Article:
Logarithms are used for maximumlikelihood estimation of parametric statistical models. For such a model, the likelihood function depends on at least one parameter that must be estimated. A maximum of the likelihood function occurs at the same parametervalue as a maximum of the logarithm of the likelihood (the "log likelihood"), because the logarithm is an increasing function. The loglikelihood is easier to maximize, especially for the multiplied likelihoods for independent random variables.
Benford's law describes the occurrence of digits in many data sets, such as heights of buildings. According to Benford's law, the probability that the first decimaldigit of an item in the data sample is d (from 1 to 9) equals log_{10}(d + 1) − log_{10}(d), regardless of the unit of measurement. Thus, about 30% of the data can be expected to have 1 as first digit, 18% start with 2, etc. Auditors examine deviations from Benford's law to detect fraudulent accounting.
Computational complexity
Analysis of algorithms is a branch of computer science that studies the performance of algorithms (computer programs solving a certain problem). Logarithms are valuable for describing algorithms that divide a problem into smaller ones, and join the solutions of the subproblems.
For example, to find a number in a sorted list, the binary search algorithm checks the middle entry and proceeds with the half before or after the middle entry if the number is still not found. This algorithm requires, on average, log_{2}(N) comparisons, where N is the list's length. Similarly, the merge sort algorithm sorts an unsorted list by dividing the list into halves and sorting these first before merging the results. Merge sort algorithms typically require a time approximately proportional to N · log(N). The base of the logarithm is not specified here, because the result only changes by a constant factor when another base is used. A constant factor, is usually disregarded in the analysis of algorithms under the standard uniform cost model.
A function f(x) is said to grow logarithmically if f(x) is (exactly or approximately) proportional to the logarithm of x. (Biological descriptions of organism growth, however, use this term for an exponential function.) For example, any natural number N can be represented in binary form in no more than log_{2}(N) + 1 bits. In other words, the amount of memory needed to store N grows logarithmically with N.
Entropy and chaos
Entropy is broadly a measure of the disorder of some system. In statistical thermodynamics, the entropy S of some physical system is defined as
The sum is over all possible states i of the system in question, such as the positions of gas particles in a container. Moreover, p_{i} is the probability that the state i is attained and k is the Boltzmann constant. Similarly, entropy in information theory measures the quantity of information. If a message recipient may expect any one of N possible messages with equal likelihood, then the amount of information conveyed by any one such message is quantified as log_{2}(N) bits.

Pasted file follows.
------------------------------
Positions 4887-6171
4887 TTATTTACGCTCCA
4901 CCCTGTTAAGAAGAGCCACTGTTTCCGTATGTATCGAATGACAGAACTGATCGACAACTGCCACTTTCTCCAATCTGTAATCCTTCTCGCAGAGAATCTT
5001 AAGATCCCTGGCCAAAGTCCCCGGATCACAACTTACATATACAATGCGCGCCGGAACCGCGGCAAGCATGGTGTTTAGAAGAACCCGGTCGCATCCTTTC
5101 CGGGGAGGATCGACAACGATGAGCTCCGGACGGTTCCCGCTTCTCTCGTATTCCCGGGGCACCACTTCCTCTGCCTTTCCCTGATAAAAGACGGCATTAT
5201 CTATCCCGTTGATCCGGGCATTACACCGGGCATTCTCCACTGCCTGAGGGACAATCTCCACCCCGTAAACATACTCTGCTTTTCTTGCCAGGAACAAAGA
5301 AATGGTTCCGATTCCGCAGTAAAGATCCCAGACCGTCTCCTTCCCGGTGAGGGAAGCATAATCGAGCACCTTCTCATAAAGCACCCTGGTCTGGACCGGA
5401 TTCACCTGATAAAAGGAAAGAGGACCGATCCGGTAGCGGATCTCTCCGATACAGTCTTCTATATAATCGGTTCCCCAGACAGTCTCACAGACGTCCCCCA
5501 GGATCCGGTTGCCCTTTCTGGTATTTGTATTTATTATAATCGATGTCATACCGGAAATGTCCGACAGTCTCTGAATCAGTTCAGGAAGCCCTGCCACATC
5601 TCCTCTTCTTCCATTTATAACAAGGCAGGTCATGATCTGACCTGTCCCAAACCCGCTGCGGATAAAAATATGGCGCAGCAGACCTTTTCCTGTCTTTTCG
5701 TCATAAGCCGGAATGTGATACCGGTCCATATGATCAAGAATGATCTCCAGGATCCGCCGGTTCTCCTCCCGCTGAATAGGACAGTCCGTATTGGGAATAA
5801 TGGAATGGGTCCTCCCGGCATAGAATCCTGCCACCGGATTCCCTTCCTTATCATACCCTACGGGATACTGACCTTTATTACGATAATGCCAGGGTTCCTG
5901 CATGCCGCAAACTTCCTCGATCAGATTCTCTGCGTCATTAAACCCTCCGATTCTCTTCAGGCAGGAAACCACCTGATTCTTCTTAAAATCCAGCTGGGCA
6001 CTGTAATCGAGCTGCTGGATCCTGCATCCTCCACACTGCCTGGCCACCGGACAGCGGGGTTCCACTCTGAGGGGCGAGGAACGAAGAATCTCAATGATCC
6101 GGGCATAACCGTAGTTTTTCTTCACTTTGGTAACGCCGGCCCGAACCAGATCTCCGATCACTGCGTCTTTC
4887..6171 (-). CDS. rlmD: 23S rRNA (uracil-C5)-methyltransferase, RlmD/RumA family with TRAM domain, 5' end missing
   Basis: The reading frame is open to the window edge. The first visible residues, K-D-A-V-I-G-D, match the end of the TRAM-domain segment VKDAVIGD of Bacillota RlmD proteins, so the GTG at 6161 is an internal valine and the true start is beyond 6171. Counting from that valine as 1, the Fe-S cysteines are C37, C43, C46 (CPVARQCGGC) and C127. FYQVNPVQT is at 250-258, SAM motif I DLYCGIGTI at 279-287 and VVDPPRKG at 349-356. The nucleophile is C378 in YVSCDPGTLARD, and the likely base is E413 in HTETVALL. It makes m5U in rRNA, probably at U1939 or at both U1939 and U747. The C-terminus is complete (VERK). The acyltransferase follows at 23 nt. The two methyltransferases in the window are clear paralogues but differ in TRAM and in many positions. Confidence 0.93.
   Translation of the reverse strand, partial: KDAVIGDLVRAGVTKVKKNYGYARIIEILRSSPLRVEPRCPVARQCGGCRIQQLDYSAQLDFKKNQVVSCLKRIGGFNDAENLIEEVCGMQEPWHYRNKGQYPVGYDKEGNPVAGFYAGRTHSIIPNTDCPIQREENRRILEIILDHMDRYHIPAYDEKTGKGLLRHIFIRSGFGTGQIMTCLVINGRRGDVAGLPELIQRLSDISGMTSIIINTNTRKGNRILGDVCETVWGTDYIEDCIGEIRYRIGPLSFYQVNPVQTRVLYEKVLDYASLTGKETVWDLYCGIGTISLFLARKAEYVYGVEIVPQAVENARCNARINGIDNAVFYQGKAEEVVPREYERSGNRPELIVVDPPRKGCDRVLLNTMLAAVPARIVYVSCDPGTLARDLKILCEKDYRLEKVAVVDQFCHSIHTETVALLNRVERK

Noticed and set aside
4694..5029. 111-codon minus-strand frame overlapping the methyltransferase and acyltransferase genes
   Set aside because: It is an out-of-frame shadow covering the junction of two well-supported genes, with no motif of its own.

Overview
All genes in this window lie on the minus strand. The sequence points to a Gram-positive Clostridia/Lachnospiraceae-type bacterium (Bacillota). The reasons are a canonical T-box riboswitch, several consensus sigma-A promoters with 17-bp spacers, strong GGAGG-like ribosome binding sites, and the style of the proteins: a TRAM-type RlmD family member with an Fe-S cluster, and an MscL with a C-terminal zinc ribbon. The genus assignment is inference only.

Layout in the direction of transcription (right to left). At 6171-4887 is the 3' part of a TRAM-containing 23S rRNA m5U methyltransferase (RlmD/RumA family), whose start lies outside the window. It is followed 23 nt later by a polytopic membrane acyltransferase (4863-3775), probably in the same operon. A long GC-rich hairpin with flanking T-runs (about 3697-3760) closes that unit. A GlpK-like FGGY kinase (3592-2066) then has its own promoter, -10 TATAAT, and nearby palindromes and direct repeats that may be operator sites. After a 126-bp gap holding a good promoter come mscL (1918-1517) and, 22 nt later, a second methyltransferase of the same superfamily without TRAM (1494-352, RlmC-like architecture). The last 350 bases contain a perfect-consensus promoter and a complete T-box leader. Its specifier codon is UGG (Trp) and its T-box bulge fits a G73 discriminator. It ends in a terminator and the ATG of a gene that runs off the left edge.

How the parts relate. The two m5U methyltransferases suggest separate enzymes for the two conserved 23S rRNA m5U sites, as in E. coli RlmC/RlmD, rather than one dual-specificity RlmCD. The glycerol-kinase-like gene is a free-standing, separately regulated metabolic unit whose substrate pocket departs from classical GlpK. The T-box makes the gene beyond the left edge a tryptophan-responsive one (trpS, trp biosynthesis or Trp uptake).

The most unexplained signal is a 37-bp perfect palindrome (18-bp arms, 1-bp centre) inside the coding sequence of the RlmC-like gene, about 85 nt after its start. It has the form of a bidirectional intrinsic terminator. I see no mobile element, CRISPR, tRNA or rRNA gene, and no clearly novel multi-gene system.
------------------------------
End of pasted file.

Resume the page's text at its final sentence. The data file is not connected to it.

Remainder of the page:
Lyapunov exponents use logarithms to gauge the degree of chaoticity of a dynamical system. For example, for a particle moving on an oval billiard table, even small changes of the initial conditions result in very different paths of the particle. Such systems are chaotic in a deterministic way, because small measurement errors of the initial state predictably lead to largely different final states. At least one Lyapunov exponent of a deterministically chaotic system is positive.
Fractals
Logarithms occur in definitions of the dimension of fractals. Fractals are geometric objects that are selfsimilar: small parts reproduce, at least roughly, the entire global structure. The Sierpinski triangle (pictured) can be covered by three copies of itself, each having sides half the original length. This makes the Hausdorff dimension of this structure log(3)/log(2) ≈ 1.58. Another logarithmbased notion of dimension is obtained by counting the number of boxes needed to cover the fractal in question.
Music
Logarithms are related to musical tones and intervals. In equal temperament, the frequency ratio depends only on the interval between two tones, not on the specific frequency, or pitch, of the individual tones. For example, the note A has a frequency of 440 Hz and Bflat has a frequency of 466 Hz. The interval between A and Bflat is a semitone, as is the one between Bflat and B (frequency 493 Hz). Accordingly, the frequency ratios agree:
Therefore, logarithms can be used to describe the intervals: an interval is measured in semitones by taking the base2^{1/12} logarithm of the frequency ratio, while the base2^{1/1200} logarithm of the frequency ratio expresses the interval in cents, hundredths of a semitone. The latter is used for finer encoding, as it is needed for nonequal temperaments.
Interval (the two tones are played at the same time) 
1/12 tone play  Semitone play  Just major third play  Major third play  Tritone play  Octave play 
Frequency ratio r  
Corresponding number of semitones 

Corresponding number of cents 
Number theory
Natural logarithms are closely linked to counting prime numbers (2, 3, 5, 7, 11, ...), an important topic in number theory. For any integer x, the quantity of prime numbers less than or equal to x is denoted π(x). The prime number theorem asserts that π(x) is approximately given by